By Warda Krimi
O you who have believed, when you rise to [perform] prayer, wash your faces and your forearms to the elbows and wipe over your heads and wash your feet to the ankles . . . Allah does not intend to make difficulty for you, but He intends to purify you and complete His favor upon you that you may be grateful. [from Quran, 5:6]
Once I went up the roof of the mosque, along with Abu Huraira. He performed ablution and said, “I heard the Prophet saying, ‘On the Day of Resurrection, my followers will be called “Al-Ghurr-ul-Muhajjalun” from the trace of ablution and whoever can increase the area of his radiance should do so (i.e. by performing ablution regularly).’ ” [Narrated by Nu’am Al-Mujmir]
Blindsided by Grace
How did I revert? The short answer: after months of resistance I was suddenly blindsided by the realisation that I’d always been a Muslim and could only reap the benefits of my faith by actually practicing it.
Unfortunately I had little idea of what Muslim practice entailed. All I knew was that I’d have to say the Tashahudd and pray five times a day.
Had I Lost My Mind?
I suspected I’d gone mad. I was passing through a time of terrible emotional upheaval and thought that my conversion might be a symptom of mental instability. Why else would a devout Christian— one who taught a Bible class at church and who came from a family of church pastors— suddenly switch religions?
When I learned I’d have to pray seventeen memorised Arabic rakahs a day at specified times, I said to myself, If I can make it through all this and still remain Muslim, I’ll know I haven’t gone crazy. I started learning Arabic and memorizing salat. To my surprise, I immediately began experiencing tremendous benefit from salat.
But the thing that still stuck in my craw was wudu.
I’d been brought up on the Protestant doctrine that most rituals were of no real value in themselves. I was also wary of magical thinking— the conviction that all you have to do is go through a set of motions and the universe will miraculously bow to your will.
So why all this washing? As part of my intention of obedience I did it anyway, chalking it up as one more existential experiment.
What an Indian Ceremony Taught Me About Wudu
I grew up near a Mi’kmaq Indian reservation in Canada and before I reverted I often attended their feasts. At these gatherings the sweetgrass ceremony was always a given.
The Mi’kmaq Indians are traditionally monotheistic— though they believe that animals and plants contain spirits, their worship is centered on the Creator. In the sweetgrass ceremony they sanctify and pledge themselves to Him anew.
We would stand facing each other in a circle. Sage, tobacco, cedar needles, and sweetgrass would be slowly burning in a small bowl, usually a seashell. An elder would light the end of a braided rope of sweetgrass and stand before each of us. Starting at our feet, she would bathe our bodies in the fragrant smoke.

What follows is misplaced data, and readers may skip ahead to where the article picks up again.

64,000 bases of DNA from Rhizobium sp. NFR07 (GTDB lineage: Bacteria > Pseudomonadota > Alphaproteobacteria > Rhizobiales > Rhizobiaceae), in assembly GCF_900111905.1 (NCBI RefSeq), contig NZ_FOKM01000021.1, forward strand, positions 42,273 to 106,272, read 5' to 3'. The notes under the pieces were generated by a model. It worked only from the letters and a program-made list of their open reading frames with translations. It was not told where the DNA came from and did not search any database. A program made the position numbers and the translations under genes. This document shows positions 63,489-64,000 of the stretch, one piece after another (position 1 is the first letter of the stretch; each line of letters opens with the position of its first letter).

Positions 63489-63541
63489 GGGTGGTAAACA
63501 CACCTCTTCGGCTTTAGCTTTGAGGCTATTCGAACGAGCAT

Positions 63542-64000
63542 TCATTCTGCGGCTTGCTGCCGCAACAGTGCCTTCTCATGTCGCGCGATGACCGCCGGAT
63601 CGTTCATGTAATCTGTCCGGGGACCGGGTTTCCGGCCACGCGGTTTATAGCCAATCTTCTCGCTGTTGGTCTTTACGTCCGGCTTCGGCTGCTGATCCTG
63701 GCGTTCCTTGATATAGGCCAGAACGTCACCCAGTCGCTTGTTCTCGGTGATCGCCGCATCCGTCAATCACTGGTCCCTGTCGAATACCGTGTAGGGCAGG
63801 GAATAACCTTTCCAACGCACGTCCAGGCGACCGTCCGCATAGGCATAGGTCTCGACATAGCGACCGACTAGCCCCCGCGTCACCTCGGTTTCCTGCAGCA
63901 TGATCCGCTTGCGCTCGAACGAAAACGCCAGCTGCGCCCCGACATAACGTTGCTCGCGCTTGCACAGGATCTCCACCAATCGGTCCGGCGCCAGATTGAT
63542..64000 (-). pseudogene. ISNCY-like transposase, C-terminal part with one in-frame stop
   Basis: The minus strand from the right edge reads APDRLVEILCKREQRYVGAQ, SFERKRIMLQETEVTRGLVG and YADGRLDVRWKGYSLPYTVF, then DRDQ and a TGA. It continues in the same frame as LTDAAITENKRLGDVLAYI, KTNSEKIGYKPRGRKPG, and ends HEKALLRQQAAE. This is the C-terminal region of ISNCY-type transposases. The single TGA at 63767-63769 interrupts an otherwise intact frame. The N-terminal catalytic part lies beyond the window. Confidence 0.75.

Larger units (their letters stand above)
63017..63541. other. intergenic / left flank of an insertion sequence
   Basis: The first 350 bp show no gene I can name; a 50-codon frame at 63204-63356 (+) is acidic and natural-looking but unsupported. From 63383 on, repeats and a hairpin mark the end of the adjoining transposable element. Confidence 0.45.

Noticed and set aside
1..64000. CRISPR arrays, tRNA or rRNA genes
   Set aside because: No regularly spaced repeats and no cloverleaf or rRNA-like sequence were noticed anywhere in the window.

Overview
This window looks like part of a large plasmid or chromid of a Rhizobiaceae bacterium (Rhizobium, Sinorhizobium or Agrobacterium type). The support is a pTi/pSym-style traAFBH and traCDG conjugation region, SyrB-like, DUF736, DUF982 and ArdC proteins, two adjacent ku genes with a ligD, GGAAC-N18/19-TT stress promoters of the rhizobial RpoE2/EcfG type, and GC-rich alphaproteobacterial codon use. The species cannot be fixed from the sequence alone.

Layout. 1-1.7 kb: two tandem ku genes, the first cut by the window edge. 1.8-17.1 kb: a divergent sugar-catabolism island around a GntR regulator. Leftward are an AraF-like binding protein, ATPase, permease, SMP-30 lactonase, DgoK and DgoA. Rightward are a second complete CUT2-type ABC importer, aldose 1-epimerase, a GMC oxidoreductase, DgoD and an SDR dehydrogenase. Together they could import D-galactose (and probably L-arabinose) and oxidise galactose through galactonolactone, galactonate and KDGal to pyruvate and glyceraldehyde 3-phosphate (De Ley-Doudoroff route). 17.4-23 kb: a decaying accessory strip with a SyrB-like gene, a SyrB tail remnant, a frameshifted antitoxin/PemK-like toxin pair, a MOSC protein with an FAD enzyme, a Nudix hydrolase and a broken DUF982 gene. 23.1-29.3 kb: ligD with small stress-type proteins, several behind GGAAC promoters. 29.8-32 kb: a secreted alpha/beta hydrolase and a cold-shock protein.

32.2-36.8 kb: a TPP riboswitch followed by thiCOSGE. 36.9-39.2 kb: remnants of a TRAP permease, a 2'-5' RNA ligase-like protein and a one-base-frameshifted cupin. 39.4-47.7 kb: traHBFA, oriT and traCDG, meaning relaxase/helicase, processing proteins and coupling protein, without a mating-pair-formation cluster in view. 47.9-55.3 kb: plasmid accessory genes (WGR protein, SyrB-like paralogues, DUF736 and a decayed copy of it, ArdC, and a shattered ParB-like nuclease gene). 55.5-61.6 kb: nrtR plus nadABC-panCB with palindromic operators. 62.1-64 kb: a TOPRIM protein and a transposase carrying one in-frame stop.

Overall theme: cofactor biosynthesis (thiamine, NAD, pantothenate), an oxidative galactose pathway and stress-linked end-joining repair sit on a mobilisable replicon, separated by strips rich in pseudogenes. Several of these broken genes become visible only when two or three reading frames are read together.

We’d lift our feet so the smoke could flow beneath them, and then as the elder brought the smoking bowl higher we’d use our hands to sweep the smoke toward ourselves, taking special care to waft some against our hearts and over our heads.
The smoke was a symbolic cleansing, and by accepting it we were signaling our intention to live in obedience to the One who’d made us.
It was a lot like wudu. I remembered it while trying to come to terms with the ablutions required of my newly discovered faith.
The Universality of Islam
It amazes me that among the wisdom teachings of every culture in the world, even among those groups with no prior contact with Islam, one can see evidence of the ways of Allah (swt)— His compassion, His wisdom, His loving presence, and his instructions to humanity.
Alhamdulillah, aboriginal North Americans— both Indians and Inuit— are now starting to revert to Islam, recognizing in it elements that have long existed within their own traditional teachings, elements which could only have been revealed to them by Allah (swt) Himself.
A Physical Prayer
By washing before prayer I’m signaling my intention to once again commit my entire being to Allah (swt), asking Him to deliver me from my own sin and from being harmed by the sin of another.
If you could put the physical act of wudu into words, it might sound something like this:
Bismillah al rahman al rahim. (In the name of Allah, the beneficent the merciful.)
Sanctify these hands and all that they do. Let the works of these hands enrich the Ummah and bring glory to your Name.
Let nothing impure or useless enter in or depart from these lips.
Purify the air that enters and leaves my nostrils. Let no disease or pollution enter to infect me or leave me to infect another.
Make me modest, lowering my eyes. Cleanse my vision so I can see truth. Teach me to look away from the things I have no business seeing.
Allow me to use my strength only in Your service and keep me from selling my strength in the service of evil.
Purify my thoughts. Make me alert and focused so I can learn Quran better. Give me wisdom and insight. Make me always conscious of you.
Let nothing impure or foolish enter these ears.
Keep these feet from the paths of sin and let me walk the straight path.
Allahumma ij’alni minat tawwaabeena waj’alni minal mutatahhireen. (O Allah, make me of the repenters and make me of the purified.)
Needless to say, for me wudu is now a blessed time, filled with sweetness and gratitude, the perfect preparation for meaningful discourse with my Lord.
About the Writer:
Warda Krimi is a Canadian writer who first came to Islam at the end of Ramadan, 2010.